Nelson Riedel Nelson@NelsonsLocomotive.com
Initial: 04/27/04 Last Revised: 06/07/2004
The Shay is ready for the first run at the
track. But first, the ~ 500 pounds must be moved from the
basement workshop to the track. I've put together this page to show
at least one way to do the transport. Recall that I'm a novice so
this was all new to me.
|Unloading: The ~one hour drive to Mill Creek
Central Railroad went smooth. MCC has a convenient
unloading arrangement directly onto the transfer table. This photo shows rolling out the tender.
|The table was then rolled over and aligned with the
|The locomotive also slid out easily.
The shay has arrived! All that is needed is to
connect everything together. The Wal-Mart bag on the
tender is an "economy" cover for a foam
cushion. That's Dick McCloy, MCC President
The return ride went smoothly too. Loading took less
than 5 minutes and the same to unload back home.
The tender securing arrangement consisting of the stud in
the front and the bungee cord across the rear of the truck seems to be a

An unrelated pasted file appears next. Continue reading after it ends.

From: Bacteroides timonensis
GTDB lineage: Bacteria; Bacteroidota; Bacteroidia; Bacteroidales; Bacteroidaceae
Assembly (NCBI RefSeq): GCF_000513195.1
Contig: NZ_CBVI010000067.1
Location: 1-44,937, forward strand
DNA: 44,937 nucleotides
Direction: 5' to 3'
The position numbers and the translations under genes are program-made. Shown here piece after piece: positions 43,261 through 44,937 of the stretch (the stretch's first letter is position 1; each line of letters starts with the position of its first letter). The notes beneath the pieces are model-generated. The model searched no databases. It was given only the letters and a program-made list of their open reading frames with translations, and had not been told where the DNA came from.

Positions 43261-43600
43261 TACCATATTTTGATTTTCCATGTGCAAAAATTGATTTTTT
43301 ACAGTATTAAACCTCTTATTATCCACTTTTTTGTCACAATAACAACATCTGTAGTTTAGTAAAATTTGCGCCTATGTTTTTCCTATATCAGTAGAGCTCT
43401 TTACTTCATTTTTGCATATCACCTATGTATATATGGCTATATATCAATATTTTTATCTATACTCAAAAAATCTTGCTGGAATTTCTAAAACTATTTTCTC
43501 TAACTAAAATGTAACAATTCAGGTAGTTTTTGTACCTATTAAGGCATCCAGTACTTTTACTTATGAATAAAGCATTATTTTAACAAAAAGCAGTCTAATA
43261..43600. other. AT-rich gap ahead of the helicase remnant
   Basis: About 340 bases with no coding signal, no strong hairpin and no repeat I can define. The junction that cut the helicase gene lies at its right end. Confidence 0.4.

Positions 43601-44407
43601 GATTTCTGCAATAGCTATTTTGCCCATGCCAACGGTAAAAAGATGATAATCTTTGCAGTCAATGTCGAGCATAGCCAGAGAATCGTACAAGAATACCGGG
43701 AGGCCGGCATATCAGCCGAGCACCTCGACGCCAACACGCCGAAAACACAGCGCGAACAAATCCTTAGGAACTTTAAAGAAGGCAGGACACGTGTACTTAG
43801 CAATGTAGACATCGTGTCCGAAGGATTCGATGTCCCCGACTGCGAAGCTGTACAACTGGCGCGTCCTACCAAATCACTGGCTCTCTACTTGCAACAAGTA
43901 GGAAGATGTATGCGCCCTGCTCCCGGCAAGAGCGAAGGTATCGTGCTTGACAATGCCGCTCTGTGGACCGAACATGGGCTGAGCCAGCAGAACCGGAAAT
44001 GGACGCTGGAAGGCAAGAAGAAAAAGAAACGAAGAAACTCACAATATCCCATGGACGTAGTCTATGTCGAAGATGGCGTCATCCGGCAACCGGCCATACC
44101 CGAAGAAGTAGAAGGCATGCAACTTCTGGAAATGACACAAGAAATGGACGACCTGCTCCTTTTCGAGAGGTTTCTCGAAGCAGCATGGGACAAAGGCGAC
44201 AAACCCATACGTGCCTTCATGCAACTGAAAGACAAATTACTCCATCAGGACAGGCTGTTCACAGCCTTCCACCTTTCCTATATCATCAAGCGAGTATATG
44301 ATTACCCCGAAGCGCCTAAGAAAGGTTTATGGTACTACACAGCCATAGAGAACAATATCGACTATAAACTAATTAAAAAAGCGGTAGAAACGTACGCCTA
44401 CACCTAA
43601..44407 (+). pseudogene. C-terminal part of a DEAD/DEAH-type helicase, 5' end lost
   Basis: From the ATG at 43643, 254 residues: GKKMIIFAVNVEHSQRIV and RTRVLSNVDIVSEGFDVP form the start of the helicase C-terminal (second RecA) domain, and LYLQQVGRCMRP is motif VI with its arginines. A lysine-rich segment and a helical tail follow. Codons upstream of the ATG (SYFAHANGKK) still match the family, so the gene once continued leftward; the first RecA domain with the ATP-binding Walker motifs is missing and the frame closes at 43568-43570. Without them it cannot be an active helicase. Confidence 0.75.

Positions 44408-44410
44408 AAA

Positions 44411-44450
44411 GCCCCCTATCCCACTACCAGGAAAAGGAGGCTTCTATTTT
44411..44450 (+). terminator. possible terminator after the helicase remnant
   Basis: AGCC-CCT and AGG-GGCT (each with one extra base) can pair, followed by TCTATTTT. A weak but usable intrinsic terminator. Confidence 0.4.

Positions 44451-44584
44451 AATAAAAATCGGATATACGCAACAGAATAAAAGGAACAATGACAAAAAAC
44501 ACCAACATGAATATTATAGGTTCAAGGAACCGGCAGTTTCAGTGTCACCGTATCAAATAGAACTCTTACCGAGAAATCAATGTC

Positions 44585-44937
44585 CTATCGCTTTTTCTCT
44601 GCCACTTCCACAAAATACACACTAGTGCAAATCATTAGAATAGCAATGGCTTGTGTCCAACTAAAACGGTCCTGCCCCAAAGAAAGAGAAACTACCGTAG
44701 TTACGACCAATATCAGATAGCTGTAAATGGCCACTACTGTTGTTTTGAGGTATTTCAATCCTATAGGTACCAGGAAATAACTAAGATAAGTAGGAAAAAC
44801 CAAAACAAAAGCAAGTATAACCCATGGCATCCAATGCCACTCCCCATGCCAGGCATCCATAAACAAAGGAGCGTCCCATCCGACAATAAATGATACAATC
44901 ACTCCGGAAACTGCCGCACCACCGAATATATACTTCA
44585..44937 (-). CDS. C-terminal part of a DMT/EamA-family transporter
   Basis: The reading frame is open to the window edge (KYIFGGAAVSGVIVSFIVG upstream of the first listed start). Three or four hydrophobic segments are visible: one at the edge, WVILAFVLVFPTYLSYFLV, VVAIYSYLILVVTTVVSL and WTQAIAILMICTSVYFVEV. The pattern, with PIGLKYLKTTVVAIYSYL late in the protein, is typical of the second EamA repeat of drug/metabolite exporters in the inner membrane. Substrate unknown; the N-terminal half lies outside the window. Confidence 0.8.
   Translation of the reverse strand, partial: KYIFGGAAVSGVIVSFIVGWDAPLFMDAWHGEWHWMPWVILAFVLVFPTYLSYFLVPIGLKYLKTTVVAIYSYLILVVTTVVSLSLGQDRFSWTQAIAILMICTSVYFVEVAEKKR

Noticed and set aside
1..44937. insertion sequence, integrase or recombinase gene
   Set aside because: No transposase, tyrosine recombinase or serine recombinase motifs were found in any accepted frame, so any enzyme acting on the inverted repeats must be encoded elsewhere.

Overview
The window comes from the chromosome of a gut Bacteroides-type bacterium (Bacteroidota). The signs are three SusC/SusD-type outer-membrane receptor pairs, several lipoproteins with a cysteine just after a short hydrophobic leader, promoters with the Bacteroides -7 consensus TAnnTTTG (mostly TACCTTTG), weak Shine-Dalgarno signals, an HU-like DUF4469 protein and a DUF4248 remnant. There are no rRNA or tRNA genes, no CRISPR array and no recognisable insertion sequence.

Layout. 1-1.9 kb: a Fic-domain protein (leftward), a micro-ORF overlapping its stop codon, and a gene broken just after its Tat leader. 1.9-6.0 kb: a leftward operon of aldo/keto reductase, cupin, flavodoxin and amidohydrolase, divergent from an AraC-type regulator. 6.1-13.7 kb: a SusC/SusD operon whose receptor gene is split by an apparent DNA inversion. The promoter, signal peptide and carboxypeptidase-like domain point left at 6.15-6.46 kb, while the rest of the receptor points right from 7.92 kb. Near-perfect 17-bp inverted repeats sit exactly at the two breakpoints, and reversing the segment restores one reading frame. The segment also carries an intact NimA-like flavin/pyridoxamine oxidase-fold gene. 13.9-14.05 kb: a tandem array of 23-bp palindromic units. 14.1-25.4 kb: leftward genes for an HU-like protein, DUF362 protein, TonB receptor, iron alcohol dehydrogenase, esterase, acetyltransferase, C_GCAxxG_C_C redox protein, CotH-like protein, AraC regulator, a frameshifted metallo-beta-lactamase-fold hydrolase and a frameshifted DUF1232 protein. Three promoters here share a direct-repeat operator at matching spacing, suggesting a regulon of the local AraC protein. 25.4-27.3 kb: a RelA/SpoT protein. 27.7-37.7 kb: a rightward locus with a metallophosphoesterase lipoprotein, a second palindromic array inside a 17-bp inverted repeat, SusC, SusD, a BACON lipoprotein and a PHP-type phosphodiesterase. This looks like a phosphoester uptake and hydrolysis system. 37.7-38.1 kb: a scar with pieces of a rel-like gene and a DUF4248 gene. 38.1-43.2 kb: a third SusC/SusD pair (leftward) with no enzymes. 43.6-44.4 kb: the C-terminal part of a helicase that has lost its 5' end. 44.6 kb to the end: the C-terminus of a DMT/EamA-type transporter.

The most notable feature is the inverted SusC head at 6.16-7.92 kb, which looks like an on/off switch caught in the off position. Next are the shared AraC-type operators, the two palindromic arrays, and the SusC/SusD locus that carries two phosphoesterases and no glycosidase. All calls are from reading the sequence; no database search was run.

good long term solution.
The locomotive securing arrangement also worked well and
is satisfactory for a while. However, the wood block stop ahead of
the left foot peg won't work after the foot pegs are raised. The
bungee cords are also a pain to put on and take off. Dick
McCloy suggested a dummy coupler in the front. Another
possibility is to make something that clamps the two trucks
down. Will come back and update this when I get that all
|Update: The wood track unit worked out quite
well. It's fairly light so it's not too hard to remove
and reinstall. A cross brace rests against the
seatback hinges which will keep the unit from sliding forward if
the back of the unit is prevented from lifting up. The photo
shows a fixture that connects the wood unit to the spare tire
hold-down bolt. This will hold the wood track unit
down and against the seatback hinges.
|Locomotive front restraint: The bungee cords worked
pretty well but were a chore to connect. The fixture
shown on the right was made to restrain the front of the
locomotive. The vertical bar in the center was
machined to accept the front coupler. (I've been told
3/4" angle will also work.) The bar across the top
supports the bar and also prevents the coupler from sliding
up in the case of a sudden stop. The locomotive is rolled
against the bar with an open coupler. Once the coupler
closes and latches, the locomotive is
|Locomotive rear restraint: The end of the threaded rod of
the fixture shown on the right slides through the hole in
the locomotive - tender coupling. The wing nut is then
tightened down to hold the locomotive against the wood
rails. The threaded rod is bent to fit around the brake
With the added fixtures, the locomotive and tender can be loaded and
unloaded in a couple minutes.